Also, the team at the newly founded LACI knew there were companies out there aching to be a part of this grassroots, greentech movement. So they found a small space a block from the La Kretz construction site and set up shop. That’s where I sat with Mike as he orated this history. The concept of the Cleantech Corridor, as a whole, may be in hibernation, but LACI has far exceeded everyone’s expectations.
“We’ve become a model for how incubators can work anywhere. [LACI] has been named the 6th Best Incubator in the World by the UBI Index. We get calls from incubation agencies all over the world who want to know how we’re doing what we’re doing. Over the past three weeks, we’ve hosted four delegations from Asia and the Middle East who want to consult with us and create a similar model in their respective capitals.”
In an effort to turn L.A. “green”, LACI has stumbled across an incredible model for incubation. It’s a bit of a mystery why exactly this model is working so well. When I asked Mike what he thought the reason was behind the success, he chucked proudly:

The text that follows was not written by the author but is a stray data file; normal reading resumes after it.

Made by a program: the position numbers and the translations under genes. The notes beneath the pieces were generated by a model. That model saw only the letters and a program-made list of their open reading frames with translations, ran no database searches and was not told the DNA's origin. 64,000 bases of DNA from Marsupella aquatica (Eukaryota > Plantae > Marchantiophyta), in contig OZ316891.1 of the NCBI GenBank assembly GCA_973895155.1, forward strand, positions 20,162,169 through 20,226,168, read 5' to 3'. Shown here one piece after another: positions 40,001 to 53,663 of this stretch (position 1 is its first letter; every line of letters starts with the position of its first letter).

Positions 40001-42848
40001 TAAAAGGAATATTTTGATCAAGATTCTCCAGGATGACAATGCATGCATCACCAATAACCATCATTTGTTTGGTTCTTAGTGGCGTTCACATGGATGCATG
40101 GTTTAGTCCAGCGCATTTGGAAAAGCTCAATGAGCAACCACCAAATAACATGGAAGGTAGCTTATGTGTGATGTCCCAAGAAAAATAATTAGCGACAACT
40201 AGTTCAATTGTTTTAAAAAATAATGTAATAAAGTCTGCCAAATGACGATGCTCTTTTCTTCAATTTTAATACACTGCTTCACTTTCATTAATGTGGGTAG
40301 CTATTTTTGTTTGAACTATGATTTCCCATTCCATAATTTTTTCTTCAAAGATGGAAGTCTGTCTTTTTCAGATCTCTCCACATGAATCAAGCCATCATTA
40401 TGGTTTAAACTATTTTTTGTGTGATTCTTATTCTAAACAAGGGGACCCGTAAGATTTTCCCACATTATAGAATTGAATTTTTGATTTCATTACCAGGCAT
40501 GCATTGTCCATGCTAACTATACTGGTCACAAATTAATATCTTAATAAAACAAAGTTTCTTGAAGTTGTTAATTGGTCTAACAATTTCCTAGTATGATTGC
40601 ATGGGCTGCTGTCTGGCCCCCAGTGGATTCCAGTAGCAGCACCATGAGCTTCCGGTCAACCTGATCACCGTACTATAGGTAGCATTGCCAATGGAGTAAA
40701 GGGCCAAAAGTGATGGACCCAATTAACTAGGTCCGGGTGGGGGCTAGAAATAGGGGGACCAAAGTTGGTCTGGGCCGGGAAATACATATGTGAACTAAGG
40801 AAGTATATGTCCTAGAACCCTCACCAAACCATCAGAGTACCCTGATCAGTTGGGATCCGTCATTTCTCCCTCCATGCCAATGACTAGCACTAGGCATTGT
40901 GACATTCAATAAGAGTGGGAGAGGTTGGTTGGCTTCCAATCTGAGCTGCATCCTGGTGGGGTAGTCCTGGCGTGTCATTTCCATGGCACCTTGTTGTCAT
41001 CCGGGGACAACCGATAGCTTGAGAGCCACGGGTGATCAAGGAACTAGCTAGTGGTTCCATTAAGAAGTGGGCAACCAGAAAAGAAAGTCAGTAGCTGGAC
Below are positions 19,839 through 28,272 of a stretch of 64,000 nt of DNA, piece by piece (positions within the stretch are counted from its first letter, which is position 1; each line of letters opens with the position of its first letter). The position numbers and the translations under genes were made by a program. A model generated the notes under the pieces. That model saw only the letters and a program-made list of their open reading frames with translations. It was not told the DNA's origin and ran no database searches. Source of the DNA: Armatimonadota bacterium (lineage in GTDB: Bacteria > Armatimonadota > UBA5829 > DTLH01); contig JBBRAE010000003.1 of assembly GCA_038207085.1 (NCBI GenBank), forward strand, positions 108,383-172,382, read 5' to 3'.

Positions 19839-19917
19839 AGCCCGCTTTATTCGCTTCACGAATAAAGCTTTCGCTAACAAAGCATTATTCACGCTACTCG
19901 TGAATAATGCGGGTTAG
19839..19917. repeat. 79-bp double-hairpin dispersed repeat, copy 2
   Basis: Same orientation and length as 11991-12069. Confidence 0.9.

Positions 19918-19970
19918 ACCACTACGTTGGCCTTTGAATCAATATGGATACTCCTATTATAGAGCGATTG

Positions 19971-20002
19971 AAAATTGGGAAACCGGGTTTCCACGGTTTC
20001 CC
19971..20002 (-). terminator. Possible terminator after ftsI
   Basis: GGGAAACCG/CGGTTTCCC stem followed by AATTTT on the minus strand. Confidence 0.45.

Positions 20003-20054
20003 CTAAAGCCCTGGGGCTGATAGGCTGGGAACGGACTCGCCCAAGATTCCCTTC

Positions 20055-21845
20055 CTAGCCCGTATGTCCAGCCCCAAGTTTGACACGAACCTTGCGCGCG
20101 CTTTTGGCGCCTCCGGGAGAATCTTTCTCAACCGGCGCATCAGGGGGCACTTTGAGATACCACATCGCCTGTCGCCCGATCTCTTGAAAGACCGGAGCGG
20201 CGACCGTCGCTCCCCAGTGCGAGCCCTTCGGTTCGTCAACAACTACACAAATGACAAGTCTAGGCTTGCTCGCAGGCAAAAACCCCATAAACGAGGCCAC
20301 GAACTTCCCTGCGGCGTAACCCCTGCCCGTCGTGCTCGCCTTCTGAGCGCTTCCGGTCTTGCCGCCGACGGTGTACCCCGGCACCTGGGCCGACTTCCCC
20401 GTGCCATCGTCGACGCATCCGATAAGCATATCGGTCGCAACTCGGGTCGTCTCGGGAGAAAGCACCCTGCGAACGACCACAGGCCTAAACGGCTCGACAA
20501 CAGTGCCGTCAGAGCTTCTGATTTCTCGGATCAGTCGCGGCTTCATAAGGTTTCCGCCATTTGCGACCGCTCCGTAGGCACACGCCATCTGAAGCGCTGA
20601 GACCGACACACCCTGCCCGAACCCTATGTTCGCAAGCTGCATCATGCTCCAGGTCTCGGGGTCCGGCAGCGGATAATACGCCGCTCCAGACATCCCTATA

“I’ve only worked for one incubator, but I’ve been told by people who’ve been in the milieu for a while that because we’re a non-profit that gets local, state and federal financial support, philanthropic support, industry support; that J.P. Morgan has made a five year commitment to us and that we get support from the utilities: DWP and Southern California Edison; that we’ve been hired by local universities to create satellite incubation programs including Cal State Northridge and Otis College of Design – all of this gives us a very diverse revenue stream, which is unique for an incubator.”
But it’s not just the revenue stream that separates LACI from other incubators:
“We have eight seasoned entrepreneurs running this place. Most incubators have non-profit executives or governmental bureaucrats in charge who’ve never spent a day working in business. There isn’t one government official in this building. There isn’t one person who, prior to working here, worked for a non-profit. Every executive here has started a business or has been a VC.”
You can see the power of LACI’s business building strategies in their retention rate – only two of the thirty original startups have left the incubator: one that exited and another that priced themselves out of business. That retention rate is pretty rare for an incubator, and Mike believes that’s because the executives and coaches in-house have proven themselves in the business arena.